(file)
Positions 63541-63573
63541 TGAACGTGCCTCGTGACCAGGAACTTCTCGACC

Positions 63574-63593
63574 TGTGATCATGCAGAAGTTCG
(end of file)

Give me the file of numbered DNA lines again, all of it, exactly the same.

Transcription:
Positions 63541-63573
63541 TGAACGTGCCTCGTGACCAGGAACTTCTCGACC

Positions 63574-63593
63574 TGTGATCATGCAGAAGTTCG